Publishing academic articles sometimes feels to me like a painful roast, where you polish and polish and polish before sending it into the ether and being told some weeks or months later all the ways in which your work sucks. I am being hyperbolic.
Publishing peer-reviewed articles is difficult. According to some more senior academics, it is one of the hardest jobs they have to do. At my current place in this labyrinth, I certainly agree with the assessment. Not only are the standards exacting and the reviewers charged with being tough, and the work is unpaid, yet necessary to even have the hope of achieving the academic-unicorn, a tenure-track professorship. Getting a positive review caused me to be overwhelmed not with joy, but relief; a rejection letter is a visceral gut-punch.
I have gotten two such rejections this summer, the uncovering the most recent this afternoon while clearing out my inbox after coming back from a trip. Both sets of reviewer comments have been harsh, but the process has been straightforward, prompt, and professional. I do not feel that the feedback is misguided other than perhaps one point where I disagree with the comments, but can probably articulate the point. In other words, I have no peer-review horror stories. I have only my own emotions.
Hate is a strong word, but most simply and directly encapsulates the pain, frustration, exhaustion and embarrassment that comes along with this sort of rejection letter. And then the niggling specter of doubt creeps in about my ability to really do this sort of work. Adding to this frustration is that both submissions this summer were parts of my dissertation. I am taking a small victory in that neither piece was rejected out of hand, but there is still the sting of having spent so much time on these submissions.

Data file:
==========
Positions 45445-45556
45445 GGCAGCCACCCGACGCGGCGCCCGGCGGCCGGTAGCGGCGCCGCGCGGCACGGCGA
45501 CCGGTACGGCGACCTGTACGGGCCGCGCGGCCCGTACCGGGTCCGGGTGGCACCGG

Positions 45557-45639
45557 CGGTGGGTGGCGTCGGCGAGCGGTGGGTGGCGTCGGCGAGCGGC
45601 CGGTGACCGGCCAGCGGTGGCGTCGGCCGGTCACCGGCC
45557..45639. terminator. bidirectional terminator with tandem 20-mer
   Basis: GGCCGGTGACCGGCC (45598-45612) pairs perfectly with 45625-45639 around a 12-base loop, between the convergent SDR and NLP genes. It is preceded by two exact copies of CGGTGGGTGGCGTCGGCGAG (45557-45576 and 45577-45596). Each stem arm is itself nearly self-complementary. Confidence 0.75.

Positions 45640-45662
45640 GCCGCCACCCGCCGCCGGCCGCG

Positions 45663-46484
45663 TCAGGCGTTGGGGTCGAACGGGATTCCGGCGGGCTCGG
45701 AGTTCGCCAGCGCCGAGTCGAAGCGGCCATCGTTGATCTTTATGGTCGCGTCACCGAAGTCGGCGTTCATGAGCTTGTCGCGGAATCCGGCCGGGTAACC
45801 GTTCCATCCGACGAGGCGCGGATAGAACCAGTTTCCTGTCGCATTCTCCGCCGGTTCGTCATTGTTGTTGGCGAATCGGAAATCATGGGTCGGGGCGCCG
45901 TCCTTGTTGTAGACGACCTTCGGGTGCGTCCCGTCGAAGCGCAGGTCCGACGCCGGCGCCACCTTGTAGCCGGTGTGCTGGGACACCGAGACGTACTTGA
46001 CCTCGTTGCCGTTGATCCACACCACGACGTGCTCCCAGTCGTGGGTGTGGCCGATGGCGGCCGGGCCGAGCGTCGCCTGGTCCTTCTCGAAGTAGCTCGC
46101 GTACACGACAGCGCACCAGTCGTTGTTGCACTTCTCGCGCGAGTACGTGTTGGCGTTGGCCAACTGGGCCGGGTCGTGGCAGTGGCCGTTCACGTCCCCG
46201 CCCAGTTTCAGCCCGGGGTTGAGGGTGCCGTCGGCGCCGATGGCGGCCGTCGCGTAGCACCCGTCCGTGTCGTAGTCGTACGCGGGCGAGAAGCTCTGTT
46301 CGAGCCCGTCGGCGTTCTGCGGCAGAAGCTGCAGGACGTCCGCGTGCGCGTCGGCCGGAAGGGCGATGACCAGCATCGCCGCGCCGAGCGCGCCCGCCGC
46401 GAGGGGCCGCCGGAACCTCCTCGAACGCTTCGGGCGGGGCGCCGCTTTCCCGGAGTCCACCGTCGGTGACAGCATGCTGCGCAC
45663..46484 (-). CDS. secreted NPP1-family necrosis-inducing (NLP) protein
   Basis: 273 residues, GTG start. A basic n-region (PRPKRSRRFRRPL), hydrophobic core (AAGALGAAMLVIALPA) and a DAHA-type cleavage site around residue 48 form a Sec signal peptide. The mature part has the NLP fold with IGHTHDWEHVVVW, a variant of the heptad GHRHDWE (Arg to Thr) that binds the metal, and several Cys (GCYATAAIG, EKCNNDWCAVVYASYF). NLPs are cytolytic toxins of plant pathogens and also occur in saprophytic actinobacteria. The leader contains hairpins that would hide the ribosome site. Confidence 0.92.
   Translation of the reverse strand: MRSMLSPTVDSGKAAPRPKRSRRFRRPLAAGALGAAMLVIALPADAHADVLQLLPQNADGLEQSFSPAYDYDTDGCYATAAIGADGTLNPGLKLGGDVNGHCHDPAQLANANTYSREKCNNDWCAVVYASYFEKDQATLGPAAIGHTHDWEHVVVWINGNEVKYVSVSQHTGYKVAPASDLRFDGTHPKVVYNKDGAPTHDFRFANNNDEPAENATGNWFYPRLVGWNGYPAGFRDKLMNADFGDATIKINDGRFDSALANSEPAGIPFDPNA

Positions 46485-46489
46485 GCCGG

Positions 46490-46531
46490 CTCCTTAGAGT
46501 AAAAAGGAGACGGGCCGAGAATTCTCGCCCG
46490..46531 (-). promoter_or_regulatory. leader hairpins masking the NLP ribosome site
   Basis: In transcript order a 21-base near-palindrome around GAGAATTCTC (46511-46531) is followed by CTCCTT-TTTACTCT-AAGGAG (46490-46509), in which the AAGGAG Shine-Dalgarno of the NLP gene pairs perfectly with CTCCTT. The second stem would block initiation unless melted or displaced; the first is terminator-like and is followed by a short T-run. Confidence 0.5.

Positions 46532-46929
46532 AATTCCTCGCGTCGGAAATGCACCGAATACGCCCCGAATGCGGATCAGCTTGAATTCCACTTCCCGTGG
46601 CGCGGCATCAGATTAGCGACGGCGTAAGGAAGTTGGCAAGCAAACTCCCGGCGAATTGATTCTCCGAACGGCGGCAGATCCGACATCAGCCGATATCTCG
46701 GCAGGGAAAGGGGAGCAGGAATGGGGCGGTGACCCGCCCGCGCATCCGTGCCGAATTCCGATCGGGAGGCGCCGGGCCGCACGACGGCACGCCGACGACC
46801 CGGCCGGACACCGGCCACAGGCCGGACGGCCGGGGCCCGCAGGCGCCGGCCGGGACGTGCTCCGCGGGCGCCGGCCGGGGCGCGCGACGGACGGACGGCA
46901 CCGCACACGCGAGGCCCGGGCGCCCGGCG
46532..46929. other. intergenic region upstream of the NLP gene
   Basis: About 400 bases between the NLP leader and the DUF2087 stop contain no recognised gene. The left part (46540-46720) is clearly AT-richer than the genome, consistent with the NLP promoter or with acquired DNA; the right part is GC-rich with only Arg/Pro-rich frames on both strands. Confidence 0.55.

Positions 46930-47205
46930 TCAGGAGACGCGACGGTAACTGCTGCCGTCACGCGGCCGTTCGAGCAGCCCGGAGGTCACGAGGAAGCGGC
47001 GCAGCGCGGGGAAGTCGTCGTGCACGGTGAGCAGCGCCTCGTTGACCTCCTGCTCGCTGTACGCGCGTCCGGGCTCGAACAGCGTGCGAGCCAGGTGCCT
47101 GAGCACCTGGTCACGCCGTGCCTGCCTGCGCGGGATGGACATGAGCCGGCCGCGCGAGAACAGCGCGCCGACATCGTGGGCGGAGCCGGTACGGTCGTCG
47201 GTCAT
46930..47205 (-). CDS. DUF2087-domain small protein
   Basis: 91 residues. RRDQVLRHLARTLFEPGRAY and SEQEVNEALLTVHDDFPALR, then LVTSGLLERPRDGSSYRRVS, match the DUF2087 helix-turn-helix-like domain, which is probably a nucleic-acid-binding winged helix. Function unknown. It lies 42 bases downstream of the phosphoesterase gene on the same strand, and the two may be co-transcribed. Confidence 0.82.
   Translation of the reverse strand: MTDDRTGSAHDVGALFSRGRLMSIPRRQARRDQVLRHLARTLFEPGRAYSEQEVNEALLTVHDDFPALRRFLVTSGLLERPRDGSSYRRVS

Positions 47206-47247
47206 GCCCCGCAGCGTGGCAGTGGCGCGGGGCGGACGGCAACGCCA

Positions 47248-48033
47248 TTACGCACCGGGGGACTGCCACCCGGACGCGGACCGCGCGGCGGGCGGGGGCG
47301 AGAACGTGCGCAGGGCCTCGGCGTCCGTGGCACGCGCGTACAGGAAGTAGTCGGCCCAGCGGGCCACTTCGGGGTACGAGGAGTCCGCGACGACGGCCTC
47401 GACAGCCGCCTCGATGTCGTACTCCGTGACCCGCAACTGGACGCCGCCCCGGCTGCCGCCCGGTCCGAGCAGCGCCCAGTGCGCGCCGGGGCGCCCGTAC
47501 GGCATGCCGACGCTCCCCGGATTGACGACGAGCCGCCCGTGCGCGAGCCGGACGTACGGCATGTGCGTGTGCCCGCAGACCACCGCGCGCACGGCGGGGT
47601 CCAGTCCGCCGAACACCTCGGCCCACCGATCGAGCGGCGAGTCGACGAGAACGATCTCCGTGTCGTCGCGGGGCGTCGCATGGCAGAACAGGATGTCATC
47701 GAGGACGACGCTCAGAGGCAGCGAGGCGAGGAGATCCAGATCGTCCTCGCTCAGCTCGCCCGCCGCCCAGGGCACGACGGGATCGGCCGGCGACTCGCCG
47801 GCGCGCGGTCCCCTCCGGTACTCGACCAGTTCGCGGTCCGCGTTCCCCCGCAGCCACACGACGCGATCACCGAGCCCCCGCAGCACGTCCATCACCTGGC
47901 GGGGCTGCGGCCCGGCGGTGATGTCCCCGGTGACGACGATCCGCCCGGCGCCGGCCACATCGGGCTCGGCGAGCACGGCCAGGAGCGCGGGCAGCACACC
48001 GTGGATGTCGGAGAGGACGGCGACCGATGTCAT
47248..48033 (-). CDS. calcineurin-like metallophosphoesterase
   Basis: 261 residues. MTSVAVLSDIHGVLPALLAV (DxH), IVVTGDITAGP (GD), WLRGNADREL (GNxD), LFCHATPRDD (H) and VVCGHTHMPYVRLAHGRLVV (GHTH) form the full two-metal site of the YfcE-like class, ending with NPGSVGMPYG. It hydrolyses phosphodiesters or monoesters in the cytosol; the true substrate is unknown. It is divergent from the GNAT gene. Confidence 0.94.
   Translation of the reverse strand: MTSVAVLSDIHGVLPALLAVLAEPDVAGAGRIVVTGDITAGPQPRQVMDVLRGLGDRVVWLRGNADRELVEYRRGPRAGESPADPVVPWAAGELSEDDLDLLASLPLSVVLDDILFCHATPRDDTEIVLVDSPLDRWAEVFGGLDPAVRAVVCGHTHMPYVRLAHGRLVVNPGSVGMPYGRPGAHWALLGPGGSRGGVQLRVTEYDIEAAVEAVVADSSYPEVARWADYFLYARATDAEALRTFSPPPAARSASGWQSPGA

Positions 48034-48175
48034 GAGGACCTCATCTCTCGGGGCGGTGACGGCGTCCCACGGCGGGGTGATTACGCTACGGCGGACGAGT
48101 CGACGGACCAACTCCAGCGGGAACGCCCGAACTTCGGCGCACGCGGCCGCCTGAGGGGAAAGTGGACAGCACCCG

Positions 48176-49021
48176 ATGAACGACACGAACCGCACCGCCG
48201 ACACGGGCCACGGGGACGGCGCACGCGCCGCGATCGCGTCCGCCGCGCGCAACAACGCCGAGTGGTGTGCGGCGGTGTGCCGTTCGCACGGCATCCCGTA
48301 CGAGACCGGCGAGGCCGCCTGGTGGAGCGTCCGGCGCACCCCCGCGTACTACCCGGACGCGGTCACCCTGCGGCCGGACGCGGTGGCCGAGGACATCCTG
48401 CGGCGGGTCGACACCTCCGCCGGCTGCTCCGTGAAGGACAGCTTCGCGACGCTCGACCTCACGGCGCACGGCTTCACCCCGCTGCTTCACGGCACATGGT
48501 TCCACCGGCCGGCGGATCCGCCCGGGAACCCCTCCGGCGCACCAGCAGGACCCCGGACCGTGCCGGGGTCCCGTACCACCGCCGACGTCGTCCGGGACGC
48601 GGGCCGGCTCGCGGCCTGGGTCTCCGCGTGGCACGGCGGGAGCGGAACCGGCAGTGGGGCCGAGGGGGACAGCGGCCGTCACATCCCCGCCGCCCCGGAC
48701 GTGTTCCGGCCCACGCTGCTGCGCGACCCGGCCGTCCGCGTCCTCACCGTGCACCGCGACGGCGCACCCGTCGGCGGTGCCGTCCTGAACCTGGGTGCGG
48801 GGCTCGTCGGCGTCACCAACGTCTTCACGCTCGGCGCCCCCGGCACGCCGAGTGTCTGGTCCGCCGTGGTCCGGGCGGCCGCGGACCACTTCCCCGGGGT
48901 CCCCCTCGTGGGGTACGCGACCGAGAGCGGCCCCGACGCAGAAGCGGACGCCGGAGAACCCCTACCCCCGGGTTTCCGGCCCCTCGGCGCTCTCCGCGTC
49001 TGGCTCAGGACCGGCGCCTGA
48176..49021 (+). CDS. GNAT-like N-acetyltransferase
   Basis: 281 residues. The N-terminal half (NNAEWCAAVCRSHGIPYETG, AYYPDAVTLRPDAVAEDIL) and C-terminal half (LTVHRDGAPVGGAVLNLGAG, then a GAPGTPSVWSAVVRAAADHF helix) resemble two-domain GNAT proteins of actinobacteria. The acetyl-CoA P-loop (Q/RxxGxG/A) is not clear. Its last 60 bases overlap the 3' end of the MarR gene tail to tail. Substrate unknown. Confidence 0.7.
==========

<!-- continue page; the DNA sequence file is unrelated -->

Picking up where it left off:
The addendum to this post is that I also have a deep appreciation for peer review and my interactions with the system this summer have been overwhelmingly helpful for where I can take these projects. The feedback has been harsh and the submissions found lacking for the journals I submitted to, but most readers have offered genuinely helpful, positive feedback, pointing out things in my submissions that would leave me embarrassed (or worse) if they were to appear in print.
I am despondent when I get this news. Certainly it doesn’t help my anxiety or my frustration, but, mostly, it just leaves me exhausted. The letter, as always, has me questioning what motivates me to put myself through the wringer yet again because I know that I will. It isn’t the euphoric high of an acceptance, because that leaves me nearly as tired. It isn’t just an academic career because I could do everything else right and never get the whiff of one of those. At the end of the day I am going to put myself out there again because I have something I want to say.